Northern Solidarity

The Issues

Securing Laurentian’s future requires government funding

  • On February 1, 2021, Laurentian University filed for protection under the Companies’ Creditors Arrangement Act (CCAA), federal legislation designed to guide private-sector companies through insolvency.
  • Laurentian is a public institution, not a private sector corporation.
  • The costly court proceedings the university administration has started are specifically designed for private companies and it is entirely unprecedented and inappropriate for a public university to take these steps.
  • Laurentian University is not the first public university to experience financial distress. But, it is the first public university to experience financial distress and not receive financial assistance from the Ontario government.
  • Ross Romano knew about Laurentian’s difficulties for at least six months, more than enough time to provide the funding needed to avoid this crisis.
  • As a public university, Ross Romano and the provincial government have a responsibility to provide Laurentian with the operating funding needed to secure the institution’s future.

Laurentian and the importance of well-funded postsecondary institutions in Northern Ontario

  • It is Ross Romano’s responsibility to ensure public universities and colleges—like Laurentian, Algoma, Nipissing, Lakehead, Cambrian, Boreal, Sault College—are properly funded.
  • Laurentian is a unique public institution with a tri-cultural mandate to support French, English, and Indigenous communities in Northern Ontario.
  • The Indigenous programming Laurentian offers is vital for students and is part of our collective commitment to reconciliation.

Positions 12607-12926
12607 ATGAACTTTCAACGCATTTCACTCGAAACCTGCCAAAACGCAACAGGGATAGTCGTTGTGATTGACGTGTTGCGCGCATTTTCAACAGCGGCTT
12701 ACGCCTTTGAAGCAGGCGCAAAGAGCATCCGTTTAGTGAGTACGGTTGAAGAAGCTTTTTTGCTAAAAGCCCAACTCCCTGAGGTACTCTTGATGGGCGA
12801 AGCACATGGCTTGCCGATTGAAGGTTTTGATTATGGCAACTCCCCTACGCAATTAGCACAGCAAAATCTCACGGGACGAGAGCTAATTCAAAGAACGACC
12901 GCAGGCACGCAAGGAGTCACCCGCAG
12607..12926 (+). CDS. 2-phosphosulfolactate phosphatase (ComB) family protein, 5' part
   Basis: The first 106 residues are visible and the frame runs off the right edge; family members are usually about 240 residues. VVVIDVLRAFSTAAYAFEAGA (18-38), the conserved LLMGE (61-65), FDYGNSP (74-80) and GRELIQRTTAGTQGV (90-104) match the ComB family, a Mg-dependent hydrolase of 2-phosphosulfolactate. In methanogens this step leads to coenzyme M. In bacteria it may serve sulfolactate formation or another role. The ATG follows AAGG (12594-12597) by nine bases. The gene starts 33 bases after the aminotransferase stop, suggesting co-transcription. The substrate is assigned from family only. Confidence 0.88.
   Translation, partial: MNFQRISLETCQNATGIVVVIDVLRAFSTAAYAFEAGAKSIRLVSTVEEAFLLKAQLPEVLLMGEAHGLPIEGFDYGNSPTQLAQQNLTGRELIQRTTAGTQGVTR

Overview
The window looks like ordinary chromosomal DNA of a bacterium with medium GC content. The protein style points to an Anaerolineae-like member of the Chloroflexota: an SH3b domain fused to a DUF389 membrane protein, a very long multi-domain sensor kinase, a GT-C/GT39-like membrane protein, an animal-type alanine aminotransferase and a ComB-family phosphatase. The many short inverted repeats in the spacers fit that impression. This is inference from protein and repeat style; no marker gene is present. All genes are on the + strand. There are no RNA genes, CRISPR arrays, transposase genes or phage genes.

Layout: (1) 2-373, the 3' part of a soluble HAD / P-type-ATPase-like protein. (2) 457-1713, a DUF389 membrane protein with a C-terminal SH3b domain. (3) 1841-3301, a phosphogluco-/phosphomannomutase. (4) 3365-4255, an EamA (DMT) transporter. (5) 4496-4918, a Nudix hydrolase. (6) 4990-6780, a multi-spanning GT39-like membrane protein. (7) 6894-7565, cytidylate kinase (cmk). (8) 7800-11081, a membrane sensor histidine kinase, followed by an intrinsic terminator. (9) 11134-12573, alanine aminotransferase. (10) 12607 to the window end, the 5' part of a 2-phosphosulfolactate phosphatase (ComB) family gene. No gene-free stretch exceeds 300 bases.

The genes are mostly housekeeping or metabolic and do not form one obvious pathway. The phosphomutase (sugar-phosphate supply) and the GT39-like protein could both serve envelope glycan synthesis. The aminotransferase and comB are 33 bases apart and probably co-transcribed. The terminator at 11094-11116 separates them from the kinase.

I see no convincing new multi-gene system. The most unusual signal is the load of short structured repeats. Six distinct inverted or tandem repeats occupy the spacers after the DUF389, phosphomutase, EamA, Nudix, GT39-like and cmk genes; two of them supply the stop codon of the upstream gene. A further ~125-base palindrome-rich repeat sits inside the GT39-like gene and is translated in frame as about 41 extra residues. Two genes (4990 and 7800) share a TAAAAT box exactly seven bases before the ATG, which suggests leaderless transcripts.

• Laurentian is the only university offering francophone programs in Northern Ontario.
  • Many of Laurentian’s Indigenous and francophone programs may be lost as a result of this government’s inaction.
  • Laurentian University is educating future generations who will stay and contribute directly to our communities — 65% of Laurentian alumni reside in Northern Ontario after graduation and 52 per cent of students who attend Laurentian are the first in their families to pursue a postsecondary education.
  • Minister Romano’s refusal to take action and invest in the future of Laurentian University threatens the future of postsecondary education in Northern Ontario.

Students, faculty, and staff should not have to pay the price

  • Students, faculty, and staff should not have to pay the price for the poor governance practices of an underfunded public institution. Faculty and students are Laurentian’s assets, not its liabilities.
  • This government’s inaction poses a direct threat to jobs and the ability for students to graduate from their programs of choice.
  • Students choose Laurentian because of its tri-cultural mandate, unique programming, and small class sizes. By not intervening, the government is undermining what makes Laurentian special and why so many students choose to study there.
  • By stepping in now, Ross Romano can save hundreds of jobs, important research projects, and dozens of university programs that are currently on the chopping block.

Bad governance is only part of the problem

  • A lack of transparent and accountable institutional governance has compounded the problems of underfunding at Laurentian.
  • The university administration must be held to account, but first the provincial government must step in to provide the funding needed to secure the short and long-term future of Laurentian University.
  • The provincial government appoints five members to Laurentian’s Board of Governors who should have been providing oversight and good governance. Instead, they joined with the senior administration and other Board members to make irresponsible financial decisions.
  • If they don’t resign on their own, Ross Romano should have them removed.

More resources:

Window signs

Webcam backgrounds and profile pictures

Ways to take action

Speeches from SOS Car rally

Solidarity letters

Media coverage